We Have Met the Enemy, and They Is Us


"We Have Met the Enemy, and They Is Us"

Weinberg [1995] notes that change can indeed be insidious. In attempting to understand and explore sources of requirements change, he compared the known requirements of the system at the end of one project to those known at the beginning of the project. In so doing, he discovered a variety of sources of requirements change. Some were "official" external change, representing customer requests made through the appropriate channels of communications, but many were surprisingly " unofficial ," or what Weinberg calls "requirements leakage." These included

  • Enhancements mentioned by distributors who had been overheard by programmers at a sales convention

  • Direct customer requests to programmers

  • Mistakes that had been made and shipped and had to be supported

  • Hardware features that didn't get in or didn't work

  • Knee-jerk change-of-scope reactions to competitors

  • Functionality inserted by programmers with "careful consideration" of what's good for the customer

  • Programmers' "Easter Eggs"

Each of these sources may contribute only a small amount of change, but in accumulation, unofficial sources contributed up to half of the total scope of one project! In other words, half of the total work product of the system was invested in requirements leakage, or requirements that entered the system without visibility to the team members responsible for managing the schedule, budget, and quality criteria.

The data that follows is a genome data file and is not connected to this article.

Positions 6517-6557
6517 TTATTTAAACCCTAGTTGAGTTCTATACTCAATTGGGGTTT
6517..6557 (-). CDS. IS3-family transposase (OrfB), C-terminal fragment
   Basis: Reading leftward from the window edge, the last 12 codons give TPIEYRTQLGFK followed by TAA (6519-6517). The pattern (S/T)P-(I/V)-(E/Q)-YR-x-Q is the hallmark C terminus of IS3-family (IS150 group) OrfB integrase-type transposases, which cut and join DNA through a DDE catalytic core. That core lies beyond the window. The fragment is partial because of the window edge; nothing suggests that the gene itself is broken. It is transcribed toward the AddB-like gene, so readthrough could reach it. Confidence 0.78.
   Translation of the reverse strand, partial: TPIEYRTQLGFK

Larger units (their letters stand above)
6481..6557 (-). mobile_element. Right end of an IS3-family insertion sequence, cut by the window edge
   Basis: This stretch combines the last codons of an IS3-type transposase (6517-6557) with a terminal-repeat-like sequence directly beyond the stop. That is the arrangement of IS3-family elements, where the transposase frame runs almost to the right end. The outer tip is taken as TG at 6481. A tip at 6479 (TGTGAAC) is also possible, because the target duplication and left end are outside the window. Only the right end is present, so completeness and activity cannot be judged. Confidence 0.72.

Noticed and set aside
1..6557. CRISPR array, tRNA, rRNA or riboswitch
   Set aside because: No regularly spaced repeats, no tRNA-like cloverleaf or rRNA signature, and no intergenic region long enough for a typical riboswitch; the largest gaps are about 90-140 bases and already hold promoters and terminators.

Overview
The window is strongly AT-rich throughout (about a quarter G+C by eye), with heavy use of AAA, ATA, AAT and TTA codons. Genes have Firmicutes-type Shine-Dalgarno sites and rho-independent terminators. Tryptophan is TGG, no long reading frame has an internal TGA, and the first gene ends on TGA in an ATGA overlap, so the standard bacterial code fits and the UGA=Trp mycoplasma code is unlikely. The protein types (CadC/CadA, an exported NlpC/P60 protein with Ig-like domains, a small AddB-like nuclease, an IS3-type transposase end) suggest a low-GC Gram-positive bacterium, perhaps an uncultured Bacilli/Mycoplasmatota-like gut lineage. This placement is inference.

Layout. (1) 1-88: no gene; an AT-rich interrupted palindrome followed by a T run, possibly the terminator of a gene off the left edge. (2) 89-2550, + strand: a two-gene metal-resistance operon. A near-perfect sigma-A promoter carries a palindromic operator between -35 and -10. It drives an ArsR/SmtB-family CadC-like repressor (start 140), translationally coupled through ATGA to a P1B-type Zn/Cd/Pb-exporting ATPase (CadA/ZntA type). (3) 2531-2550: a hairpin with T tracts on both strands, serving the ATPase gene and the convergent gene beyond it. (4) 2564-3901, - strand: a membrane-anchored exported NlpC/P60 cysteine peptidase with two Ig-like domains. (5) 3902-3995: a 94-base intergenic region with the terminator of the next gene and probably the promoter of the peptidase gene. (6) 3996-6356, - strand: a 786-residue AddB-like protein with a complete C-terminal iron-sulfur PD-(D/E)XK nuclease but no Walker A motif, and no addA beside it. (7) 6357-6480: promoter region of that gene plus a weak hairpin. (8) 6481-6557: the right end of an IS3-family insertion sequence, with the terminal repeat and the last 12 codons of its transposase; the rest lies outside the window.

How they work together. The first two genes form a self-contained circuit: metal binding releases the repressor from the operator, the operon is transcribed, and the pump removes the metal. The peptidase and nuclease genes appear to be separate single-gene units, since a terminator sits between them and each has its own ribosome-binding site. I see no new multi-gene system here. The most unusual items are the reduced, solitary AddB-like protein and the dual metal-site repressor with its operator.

In one project, half of the total work product of the system was invested in requirements leakage!

How can a project manager accommodate change of this type and still meet the schedule and quality criteria? It can't be done! In order to have a reasonable probability of success, requirements leakage must be stopped or at least reduced to manageable levels.

Programmers' Easter Eggs

Programmers' Easter Eggs are a particularly pathological form of requirements leakage. An Easter Egg is a hidden behavior built into the system for debugging purposes, for "the fun of it," or, occasionally, for worse motives. In our experience, Easter Eggs are extremely dangerous, and programmers must know that inserting them is completely unacceptable and that doing so will subject the offenders to dire consequences. Two painfully true cases follow.

  • A large military simulation system took a long time to execute, so the programmers built into the system a background game of Battleship to amuse themselves during the simulation. Unfortunately, they never took it out, nor did its existence appear on any of the verification and validation activities or reports . When it was discovered, the customer, having lost confidence in the subcontractor, canceled the entire program: a multimillion-dollar loss to the subcontractor and a serious detriment to future business opportunities.

  • A junior programmer contributing to the development of a shrink-wrapped software tool amused himself by building in derogatory user error messages in early stubs of error-recovery code. One such message was accidentally left in and discovered by a customer in a formal product training session. The software had to be repaired and re-released on an unplanned basis, causing the loss of critical team-weeks to the company.


Managing Software Requirements[c] A Use Case Approach
Managing Software Requirements[c] A Use Case Approach
ISBN: 032112247X
Year: 2003
Pages: 257

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